South African Tax is derived from funds collected from individuals who are working, through a taxation process administered by the South African Revenue Services (SARS). The country’s government receives these funds and uses them to provide services for its citizens.
In the South African context, the government generally uses tax as a way to increase revenue. For instance, in the 2015/2016 period, for every rand of revenue generated by government, 86 cents were in the form of tax.
Value-Added Tax, for example, is one tax method that has recently been used by the South African government to increase revenues.
In 2018 the Finance Ministry announced a 1% VAT increase- the first since 1993. Even though this increase from 14% to 15% is meant to help the government reach the R36 billion target and has been punted as something that will mainly affect the rich, this hasn’t been the case. It has added to the burden of low-income citizens because it has led to an increase in the price of fuel, and therefore food.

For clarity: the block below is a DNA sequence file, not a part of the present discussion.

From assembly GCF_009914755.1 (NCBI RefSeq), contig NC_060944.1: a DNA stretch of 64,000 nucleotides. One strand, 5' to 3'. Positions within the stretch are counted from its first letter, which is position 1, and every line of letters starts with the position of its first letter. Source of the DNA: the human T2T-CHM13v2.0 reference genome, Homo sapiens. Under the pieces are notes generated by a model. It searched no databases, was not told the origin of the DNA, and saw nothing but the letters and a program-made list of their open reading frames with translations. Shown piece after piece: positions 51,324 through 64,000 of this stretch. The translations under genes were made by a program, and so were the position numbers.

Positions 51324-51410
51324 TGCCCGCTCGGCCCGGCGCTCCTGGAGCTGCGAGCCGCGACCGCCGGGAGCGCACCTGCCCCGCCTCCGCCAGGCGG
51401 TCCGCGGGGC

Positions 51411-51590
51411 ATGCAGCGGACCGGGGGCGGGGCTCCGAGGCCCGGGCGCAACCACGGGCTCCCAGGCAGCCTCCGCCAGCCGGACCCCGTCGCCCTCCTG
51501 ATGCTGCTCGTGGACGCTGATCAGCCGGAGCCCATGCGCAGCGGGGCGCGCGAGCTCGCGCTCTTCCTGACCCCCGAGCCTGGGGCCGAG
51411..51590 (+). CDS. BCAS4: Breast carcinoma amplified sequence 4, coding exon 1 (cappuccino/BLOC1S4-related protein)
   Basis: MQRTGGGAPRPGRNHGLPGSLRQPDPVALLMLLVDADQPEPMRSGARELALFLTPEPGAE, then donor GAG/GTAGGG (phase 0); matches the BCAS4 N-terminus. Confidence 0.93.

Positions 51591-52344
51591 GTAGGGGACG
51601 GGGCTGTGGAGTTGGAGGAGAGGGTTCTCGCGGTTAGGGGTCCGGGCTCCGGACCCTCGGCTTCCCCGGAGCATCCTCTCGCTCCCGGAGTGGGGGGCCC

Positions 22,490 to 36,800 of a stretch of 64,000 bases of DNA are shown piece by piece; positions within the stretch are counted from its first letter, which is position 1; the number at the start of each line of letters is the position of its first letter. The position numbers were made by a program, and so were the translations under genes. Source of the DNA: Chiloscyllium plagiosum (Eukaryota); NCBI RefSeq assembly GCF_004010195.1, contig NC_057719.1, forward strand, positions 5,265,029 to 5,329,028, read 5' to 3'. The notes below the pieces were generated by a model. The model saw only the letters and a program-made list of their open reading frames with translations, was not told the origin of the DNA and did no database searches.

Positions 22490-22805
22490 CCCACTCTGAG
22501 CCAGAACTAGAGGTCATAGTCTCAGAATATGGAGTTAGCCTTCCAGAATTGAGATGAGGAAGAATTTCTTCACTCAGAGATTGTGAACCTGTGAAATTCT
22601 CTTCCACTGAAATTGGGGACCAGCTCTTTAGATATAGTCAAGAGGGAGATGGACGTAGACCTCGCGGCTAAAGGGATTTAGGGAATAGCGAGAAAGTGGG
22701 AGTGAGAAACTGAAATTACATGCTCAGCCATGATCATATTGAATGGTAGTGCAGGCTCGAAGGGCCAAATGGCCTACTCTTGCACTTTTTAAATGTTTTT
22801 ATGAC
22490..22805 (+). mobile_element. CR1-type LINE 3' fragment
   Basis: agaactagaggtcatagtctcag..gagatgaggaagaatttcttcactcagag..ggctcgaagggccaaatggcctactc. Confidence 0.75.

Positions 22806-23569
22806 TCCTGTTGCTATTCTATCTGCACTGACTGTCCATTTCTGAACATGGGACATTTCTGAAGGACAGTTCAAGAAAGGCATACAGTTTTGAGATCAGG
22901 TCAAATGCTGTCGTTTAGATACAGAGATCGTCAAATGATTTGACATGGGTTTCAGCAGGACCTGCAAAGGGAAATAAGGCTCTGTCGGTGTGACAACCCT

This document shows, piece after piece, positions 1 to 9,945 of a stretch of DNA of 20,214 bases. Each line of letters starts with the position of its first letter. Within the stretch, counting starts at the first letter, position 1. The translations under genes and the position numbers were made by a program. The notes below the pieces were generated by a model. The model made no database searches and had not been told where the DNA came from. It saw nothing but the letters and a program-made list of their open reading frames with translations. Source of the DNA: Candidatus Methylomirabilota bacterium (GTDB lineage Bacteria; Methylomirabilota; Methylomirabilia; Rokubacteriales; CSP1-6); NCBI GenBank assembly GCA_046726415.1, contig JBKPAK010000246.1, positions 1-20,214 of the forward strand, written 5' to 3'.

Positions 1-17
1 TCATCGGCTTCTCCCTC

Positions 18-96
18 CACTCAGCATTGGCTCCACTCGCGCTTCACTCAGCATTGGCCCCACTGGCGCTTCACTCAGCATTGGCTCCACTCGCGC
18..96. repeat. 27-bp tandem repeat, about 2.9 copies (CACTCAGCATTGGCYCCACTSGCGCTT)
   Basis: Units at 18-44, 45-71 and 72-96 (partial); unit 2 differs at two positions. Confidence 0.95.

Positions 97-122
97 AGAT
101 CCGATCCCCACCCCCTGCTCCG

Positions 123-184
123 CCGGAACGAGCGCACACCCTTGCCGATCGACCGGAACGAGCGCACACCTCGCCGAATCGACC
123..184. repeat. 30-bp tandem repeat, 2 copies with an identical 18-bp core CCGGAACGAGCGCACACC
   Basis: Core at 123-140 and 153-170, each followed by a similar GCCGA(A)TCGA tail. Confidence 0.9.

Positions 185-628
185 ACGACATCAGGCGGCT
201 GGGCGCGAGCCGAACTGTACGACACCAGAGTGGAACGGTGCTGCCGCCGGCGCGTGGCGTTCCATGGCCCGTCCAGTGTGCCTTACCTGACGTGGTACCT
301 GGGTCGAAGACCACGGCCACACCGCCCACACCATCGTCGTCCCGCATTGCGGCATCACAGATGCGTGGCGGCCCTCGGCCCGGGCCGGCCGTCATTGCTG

New Tax laws which are set to come into effect from 1 March 2020 impose taxes of 45% on SA residents abroad, who have income that exceeds R1 million.
South African income tax payers are number 31 in terms of world averages. Gauteng, the most over-populated province in the country is also where the majority of taxpayers come from. Income tax was introduced in 1914 in this country.
Understanding South African Tax in-depth is a good way of figuring out ways to contribute while also protecting your financial interests.
Business owners also need to work hard on keeping track with the numerous regulations changes pertaining to business tax. They should be able to administer changes as efficiently as possible, without affecting business operations.